return of the summons, to the effect that none of the defendants
could be found in said county. One of the attorneys for the
plaintiff in that proceeding thereupon made and filed an
affidavit to the effect that all of the defendants were
nonresidents of the state, and that the place of residence of
each of the defendants was unknown to the affiant and the
plaintiff. Thereupon service of summons was made by publication.
After the expiration of sixty days from the date of the first
publication of the summons, and on August 13, 1903, a judgment of
foreclosure was entered, which judgment directed the county
treasurer of said county to sell the premises, or so much thereof
as was necessary to satisfy the judgment. The county treasurer
advertised the property for sale, and subsequently, on August 29,
1903, sold the same, and respondent became the purchaser at such
sale. On June 10, 1904, appellants filed their application to
vacate the judgment. After a hearing upon the merits, the
application was denied. The facts alleged in the petition and
shown on the hearing will be stated in connection with the points
upon which appellants rely for a reversal.
(1) Appellants first contend that the court acquired no
jurisdiction to enter the judgment, because the service was
acquired by publication, and the original summons which was
published contained the printed names of the attorneys, while the
statute requires the summons to be " subscribed " by the
plaintiff or his attorneys. Appellants insist that the printed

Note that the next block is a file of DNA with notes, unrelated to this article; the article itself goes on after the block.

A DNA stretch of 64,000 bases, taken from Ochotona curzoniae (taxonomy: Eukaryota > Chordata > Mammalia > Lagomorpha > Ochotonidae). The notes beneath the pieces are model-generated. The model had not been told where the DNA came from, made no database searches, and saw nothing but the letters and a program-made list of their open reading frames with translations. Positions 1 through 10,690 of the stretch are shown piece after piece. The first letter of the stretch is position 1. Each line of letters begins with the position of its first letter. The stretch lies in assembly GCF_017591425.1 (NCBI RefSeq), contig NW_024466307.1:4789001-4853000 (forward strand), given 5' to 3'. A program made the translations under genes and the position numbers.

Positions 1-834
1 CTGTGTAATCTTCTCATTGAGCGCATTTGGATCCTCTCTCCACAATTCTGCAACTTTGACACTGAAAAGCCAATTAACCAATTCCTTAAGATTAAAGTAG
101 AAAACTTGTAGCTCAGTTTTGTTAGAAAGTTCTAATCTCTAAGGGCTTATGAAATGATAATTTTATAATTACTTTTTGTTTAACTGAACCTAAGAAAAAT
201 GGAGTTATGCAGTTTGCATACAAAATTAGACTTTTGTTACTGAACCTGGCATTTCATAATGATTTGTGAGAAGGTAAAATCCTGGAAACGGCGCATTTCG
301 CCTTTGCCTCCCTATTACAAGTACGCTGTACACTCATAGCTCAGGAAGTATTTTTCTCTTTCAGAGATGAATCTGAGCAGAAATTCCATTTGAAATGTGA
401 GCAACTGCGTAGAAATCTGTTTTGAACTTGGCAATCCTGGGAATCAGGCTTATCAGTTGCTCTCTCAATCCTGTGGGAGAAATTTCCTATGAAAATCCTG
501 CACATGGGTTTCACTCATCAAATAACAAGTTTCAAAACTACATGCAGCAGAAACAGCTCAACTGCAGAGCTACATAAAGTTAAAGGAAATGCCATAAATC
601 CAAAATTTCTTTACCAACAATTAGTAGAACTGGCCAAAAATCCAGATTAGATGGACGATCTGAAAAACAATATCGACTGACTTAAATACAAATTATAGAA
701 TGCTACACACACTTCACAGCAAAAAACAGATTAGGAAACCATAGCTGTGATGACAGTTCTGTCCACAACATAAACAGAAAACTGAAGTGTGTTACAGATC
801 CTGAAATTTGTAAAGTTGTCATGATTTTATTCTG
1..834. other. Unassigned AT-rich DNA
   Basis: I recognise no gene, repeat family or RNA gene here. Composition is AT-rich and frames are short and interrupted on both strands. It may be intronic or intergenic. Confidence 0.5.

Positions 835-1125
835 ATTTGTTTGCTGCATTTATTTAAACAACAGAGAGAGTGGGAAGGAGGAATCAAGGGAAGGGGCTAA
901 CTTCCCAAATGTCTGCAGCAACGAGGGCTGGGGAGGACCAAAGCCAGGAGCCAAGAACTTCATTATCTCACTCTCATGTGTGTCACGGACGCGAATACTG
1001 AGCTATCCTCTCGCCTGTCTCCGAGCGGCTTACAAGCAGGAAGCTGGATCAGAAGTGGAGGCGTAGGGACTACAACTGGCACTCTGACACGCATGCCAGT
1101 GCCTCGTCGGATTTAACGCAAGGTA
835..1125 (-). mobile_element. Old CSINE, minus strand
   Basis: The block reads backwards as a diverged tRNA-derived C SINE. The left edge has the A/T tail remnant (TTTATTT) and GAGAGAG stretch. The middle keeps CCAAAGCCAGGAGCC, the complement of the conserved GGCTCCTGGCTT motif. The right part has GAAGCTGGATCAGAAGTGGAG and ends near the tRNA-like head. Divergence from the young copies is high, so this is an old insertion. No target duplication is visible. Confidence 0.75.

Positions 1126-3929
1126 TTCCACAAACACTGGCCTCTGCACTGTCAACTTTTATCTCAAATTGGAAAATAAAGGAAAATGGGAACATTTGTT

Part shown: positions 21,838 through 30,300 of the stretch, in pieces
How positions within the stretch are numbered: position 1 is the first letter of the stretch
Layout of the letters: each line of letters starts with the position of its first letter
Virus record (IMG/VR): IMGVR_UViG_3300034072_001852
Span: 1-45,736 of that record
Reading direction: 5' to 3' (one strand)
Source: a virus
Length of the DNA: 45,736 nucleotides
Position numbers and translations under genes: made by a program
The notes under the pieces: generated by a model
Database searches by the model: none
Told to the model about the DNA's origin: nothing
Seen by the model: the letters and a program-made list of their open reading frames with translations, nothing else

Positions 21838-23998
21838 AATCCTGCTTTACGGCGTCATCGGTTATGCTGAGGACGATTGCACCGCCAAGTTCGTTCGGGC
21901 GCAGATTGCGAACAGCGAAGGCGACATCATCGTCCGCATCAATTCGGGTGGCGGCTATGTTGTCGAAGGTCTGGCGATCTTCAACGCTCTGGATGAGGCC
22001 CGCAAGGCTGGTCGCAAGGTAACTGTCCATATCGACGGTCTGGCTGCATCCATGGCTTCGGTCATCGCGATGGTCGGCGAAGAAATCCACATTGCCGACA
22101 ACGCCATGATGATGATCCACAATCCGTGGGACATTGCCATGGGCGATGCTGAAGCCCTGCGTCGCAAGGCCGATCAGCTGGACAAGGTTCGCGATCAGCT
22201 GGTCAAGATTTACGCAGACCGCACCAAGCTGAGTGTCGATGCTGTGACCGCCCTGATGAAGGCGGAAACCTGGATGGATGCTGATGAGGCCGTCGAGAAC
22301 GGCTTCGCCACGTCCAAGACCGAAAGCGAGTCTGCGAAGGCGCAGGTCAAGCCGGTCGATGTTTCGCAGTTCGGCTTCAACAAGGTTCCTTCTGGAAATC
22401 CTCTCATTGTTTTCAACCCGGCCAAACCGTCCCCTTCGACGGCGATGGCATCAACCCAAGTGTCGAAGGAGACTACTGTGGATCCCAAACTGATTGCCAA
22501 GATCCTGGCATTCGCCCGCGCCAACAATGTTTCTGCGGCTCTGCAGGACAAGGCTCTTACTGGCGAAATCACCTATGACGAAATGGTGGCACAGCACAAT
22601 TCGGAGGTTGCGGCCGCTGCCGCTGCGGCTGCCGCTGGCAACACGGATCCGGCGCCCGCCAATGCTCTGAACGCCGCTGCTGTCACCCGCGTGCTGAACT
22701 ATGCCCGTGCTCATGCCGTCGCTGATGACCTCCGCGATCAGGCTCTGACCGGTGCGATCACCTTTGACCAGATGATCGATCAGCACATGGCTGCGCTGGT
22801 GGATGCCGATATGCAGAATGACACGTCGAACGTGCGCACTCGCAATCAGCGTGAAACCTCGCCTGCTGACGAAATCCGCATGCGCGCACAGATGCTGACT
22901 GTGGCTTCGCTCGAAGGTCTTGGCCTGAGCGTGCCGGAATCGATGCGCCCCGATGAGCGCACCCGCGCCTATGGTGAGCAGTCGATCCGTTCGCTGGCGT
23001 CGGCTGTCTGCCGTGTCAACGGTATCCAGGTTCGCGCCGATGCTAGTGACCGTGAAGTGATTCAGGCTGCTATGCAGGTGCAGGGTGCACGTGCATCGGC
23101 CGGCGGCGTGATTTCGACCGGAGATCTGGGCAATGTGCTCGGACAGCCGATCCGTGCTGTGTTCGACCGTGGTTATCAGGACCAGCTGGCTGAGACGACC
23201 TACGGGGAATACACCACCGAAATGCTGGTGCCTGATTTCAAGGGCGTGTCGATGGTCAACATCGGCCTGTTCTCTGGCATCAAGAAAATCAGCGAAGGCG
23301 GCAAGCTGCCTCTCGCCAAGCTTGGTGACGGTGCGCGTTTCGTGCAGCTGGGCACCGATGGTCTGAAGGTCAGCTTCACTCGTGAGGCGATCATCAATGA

signature is insufficient. No authority is cited to sustain this
contention. Our statute provides that proof of service shall be
by affidavit of the publisher showing the same, "together with a
printed copy of the summons as published" (Bal. Code, 4882),
which indicates that the published summons may contain the
subscriber's name printed; and it has {*101} been held that,
where the statute requires the summons to be subscribed by the
plaintiff or his attorney, it is not essential that the signature
shall be written in the hand of the plaintiff or his attorney. A
printed or stamped signature is sufficient when it is adopted as
the signature of either. Mezchen v. More, 54 Wis. 214, 11 N.W.
534; Herrick v. Morrill, 37 Minn. 250, 33 N.W. 849; 7 Words &
Phrases, p. 6729. This is, without doubt, the correct rule.
(2) The statute requires that the publication of a summons shall
be made in a newspaper printed and published in the county where
the action is brought Bal. Code, 4878. The affidavit of
publication stated that the summons was published in the "Index
Miner," a newspaper of general circulation "printed and published
at Index, in Snohomish county, Wash." At the trial the publisher
testified that the newspaper was printed at Snohomish, and sent
to the town of Index where it was distributed through the mails
to its subscribers. Appellants contend that the affidavit of the
publisher was therefore false, and that the jurisdiction of the
court, depending upon the truthfulness of the affidavit, must
therefore fail. While the newspaper was not printed at Index, it
was, under this showing, published at that place. The fact that
it was not printed at Index is wholly immaterial, because the
statute requires only that the newspaper shall be printed and
published in the county. Both Snohomish and Index are within
Snohomish county, and the affidavit therefore complied with the
statute, even though the affidavit stated it was printed at
Index, when as a fact it was printed at Snohomish in said county.